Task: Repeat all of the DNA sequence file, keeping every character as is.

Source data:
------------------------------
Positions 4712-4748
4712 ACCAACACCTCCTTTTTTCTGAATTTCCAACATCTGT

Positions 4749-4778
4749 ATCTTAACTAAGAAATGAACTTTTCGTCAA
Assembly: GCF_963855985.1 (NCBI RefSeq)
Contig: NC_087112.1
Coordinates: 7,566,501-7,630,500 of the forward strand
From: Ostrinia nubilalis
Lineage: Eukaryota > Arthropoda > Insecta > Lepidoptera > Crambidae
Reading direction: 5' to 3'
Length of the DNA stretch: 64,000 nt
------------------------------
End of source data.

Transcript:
Positions 4712-4748
4712 ACCAACACCTCCTTTTTTCTGAATTTCCAACATCTGT

Positions 4749-4778
4749 ATCTTAACTAAGAAATGAACTTTTCGTCAA
Assembly: GCF_963855985.1 (NCBI RefSeq)
Contig: NC_087112.1
Coordinates: 7,566,501-7,630,500 of the forward strand
From: Ostrinia nubilalis
Lineage: Eukaryota > Arthropoda > Insecta > Lepidoptera > Crambidae
Reading direction: 5' to 3'
Length of the DNA stretch: 64,000 nt